Endemic NZ Swan

Discussion about the evolution, relationships, and naming of New Zealand birds
Alan Tennyson
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Joined: Mon Sep 20, 2010 1:54 pm

Re: Endemic NZ Swan

Postby Alan Tennyson » Mon Aug 07, 2017 3:21 pm

Jim - I would presume that the extinct swan filled a fairly similar niche to the black swan and so, although the black swan occasionally arrived from across the Tasman, there was no room for it to muscle in until the NZ endemic became extinct. So, yes, the habitat may not have changed much for swans but the back swan would not have established here without human modification.

Ian - I'm basing my conclusion that the black swan is 'native' on what's published by others. I haven't examined the original records in detail myself. It may be true that the black swan established solely from introductions but it sounds as though we might never know.
Byrd
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Location: Christchurch

Re: Endemic NZ Swan

Postby Byrd » Tue Aug 08, 2017 10:09 am

regarding introduced numbers, Christopher Lever's "Naturalised Birds of the World" - which is generally accurate and well-researched - says (in part) "the earliest documented importation took place shortly before 1864 when seven birds were acquired by the Nelson Acclimatisation Society ... In that year the governor of New Zealand, Sir George Grey, presented four birds to the Canterbury Acclimatisation Society, and in 1865 13 pairs were obtained by the Christchurch City Council, which released them in the Avon River ... The numbers of Black Swans increased dramatically, and in 1867 many birds dispersed to Lake Ellesmere, Marlborough, Otago and the west coast ... By 1880, up to 500 individuals were established on the Rivers Avon, Halswell and Heathcote, and within 15 years several thousand had colonised the estuary of the Opawa River in Marlborough ... Between 1866 and 1870 the Otago Acclimatisation Society released a total of 61 and in 1869 half-a-dozen were released by the Southland Society ... Black Swans were first introduced to North Island in 1864 (Buller 1872) or 1867 (Thomson 1922) when the Auckland Society released four ... "
through the course of evolution lemurs became monkeys, monkeys became apes, apes became man, and man became a jerk.
andrewcrossland
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Location: Christchurch

Re: Endemic NZ Swan

Postby andrewcrossland » Sat Aug 12, 2017 7:08 pm

Even assuming every released black swan survived, found a mate and bred prolifically, the sheer increase in numbers in such a short space of time simply can't be credited to the introduced birds. The Avon river ones (whether it be 13 or 14 birds or 14 pairs) all flew to various points of the compass within a short space of time so it's hard to believe survival was high and they formed a prodigious breeding nucleas.
I wonder if there was a series of good breeding years followed by drought in Australia during the period black Swan appeared in nz? Note that white-eyed duck and red-necked avocet were trying to establish in nz at that time and I wonder how this period synchronizes with influxes of royal spoonbill, grey teal, pukeko, little black cormorant,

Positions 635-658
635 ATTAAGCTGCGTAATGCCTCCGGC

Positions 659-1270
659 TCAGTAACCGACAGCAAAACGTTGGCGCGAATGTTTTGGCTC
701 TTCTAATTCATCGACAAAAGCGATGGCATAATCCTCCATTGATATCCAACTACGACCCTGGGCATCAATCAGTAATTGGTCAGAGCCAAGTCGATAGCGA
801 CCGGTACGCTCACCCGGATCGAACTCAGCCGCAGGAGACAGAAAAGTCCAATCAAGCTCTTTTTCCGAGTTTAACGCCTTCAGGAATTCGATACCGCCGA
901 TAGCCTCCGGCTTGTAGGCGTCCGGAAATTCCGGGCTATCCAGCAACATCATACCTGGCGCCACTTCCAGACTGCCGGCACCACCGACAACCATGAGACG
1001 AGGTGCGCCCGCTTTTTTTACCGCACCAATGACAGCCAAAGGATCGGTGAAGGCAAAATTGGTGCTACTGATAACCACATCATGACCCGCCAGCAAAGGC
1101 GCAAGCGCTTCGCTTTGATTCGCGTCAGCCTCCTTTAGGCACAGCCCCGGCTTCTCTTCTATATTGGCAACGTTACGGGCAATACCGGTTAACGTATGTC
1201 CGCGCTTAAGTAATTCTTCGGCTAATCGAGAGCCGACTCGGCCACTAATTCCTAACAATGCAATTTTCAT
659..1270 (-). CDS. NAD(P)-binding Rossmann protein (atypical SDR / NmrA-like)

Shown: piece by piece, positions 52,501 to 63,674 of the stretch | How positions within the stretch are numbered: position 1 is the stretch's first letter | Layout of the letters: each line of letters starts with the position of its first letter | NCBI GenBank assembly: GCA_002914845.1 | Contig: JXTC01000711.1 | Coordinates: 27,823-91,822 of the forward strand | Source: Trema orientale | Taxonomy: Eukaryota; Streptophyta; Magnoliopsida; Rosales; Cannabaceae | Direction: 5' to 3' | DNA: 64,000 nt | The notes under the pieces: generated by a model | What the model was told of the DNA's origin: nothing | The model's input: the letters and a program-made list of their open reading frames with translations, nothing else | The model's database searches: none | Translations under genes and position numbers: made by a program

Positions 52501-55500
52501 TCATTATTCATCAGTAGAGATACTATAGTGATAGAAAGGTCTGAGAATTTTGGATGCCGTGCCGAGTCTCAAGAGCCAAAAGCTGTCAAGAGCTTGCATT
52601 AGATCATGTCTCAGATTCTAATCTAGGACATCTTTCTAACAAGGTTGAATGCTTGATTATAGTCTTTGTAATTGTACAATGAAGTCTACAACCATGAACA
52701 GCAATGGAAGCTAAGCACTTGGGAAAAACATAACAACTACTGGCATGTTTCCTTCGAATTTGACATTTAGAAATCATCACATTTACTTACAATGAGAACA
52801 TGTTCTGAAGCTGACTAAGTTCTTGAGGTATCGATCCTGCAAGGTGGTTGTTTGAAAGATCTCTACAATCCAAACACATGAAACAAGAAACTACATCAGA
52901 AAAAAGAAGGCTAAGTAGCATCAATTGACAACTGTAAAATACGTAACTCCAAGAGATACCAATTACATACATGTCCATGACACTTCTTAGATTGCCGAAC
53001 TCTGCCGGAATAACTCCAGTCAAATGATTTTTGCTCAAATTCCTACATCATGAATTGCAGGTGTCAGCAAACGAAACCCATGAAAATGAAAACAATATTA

and white-faced heron (there are many records pre 1940s which seem to be ignored ) etc?
Ian Southey
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Re: Endemic NZ Swan

Postby Ian Southey » Sun Aug 13, 2017 8:23 am

Andrew

Anything is possible and your scenario is indeed reasonable, but I think, not necessary. Starting with what we know is true - that a lot of birds were released and that they have the potential to breed prolifically (I don't think spreading "to various points of the compass" precludes that) I think that there is no need to make stuff up. Exponential population only looks slow for a few years and then numbers go through the roof quite quickly. Look at the spoonbill population now for an example but note that the capacity of swans to increase is much greater.

As far as I know all of sightings follow the liberations.

Ian
Jim_j
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Re: Endemic NZ Swan

Postby Jim_j » Sun Aug 13, 2017 12:20 pm

While I tend to agree with you Ian - choosing Spoonbill as an example of rapid growth is probably not the best example.
If anything this supports Andrew's theory - likely on-going influx from Australia.
Part of the issue could also be the reliability of early counts - swans are mobile birds and may have appeared more numerous than they were?

However I still believe that the introduction of this species (natural or not) is a good early example of ecological "repair" - it filled the vacant niche of the NZ endemic swan (if indeed that is what it was - given the rate at which theories change in the scientific world!!), apparently exterminated by human hunting pressure - it was not an introduced species that relied on a natural environment changed by humans.

cheers
jim
Ian Southey
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Joined: Tue Sep 08, 2009 5:45 pm

Re: Endemic NZ Swan

Postby Ian Southey » Sun Jul 15, 2018 5:25 pm

Seems like there has been a little more controversy about the genetic makeup and history of the New Zealand Black Swan

https://onlinelibrary.wiley.com/doi/epd ... /eva.12535

https://www.researchgate.net/publicatio ... tano_et_al

https://www.researchgate.net/publicatio ... lack_swans

Ian
Jim_j
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Re: Endemic NZ Swan

Postby Jim_j » Mon Jul 16, 2018 2:26 pm

Thanks Ian.
I must admit I find the hypothesis a little beyond belief!
Black swans are fairly large obvious birds - surely there would have been some sightings if a population had persisted in NZ prir to the re-introductions.

cheers
Jim

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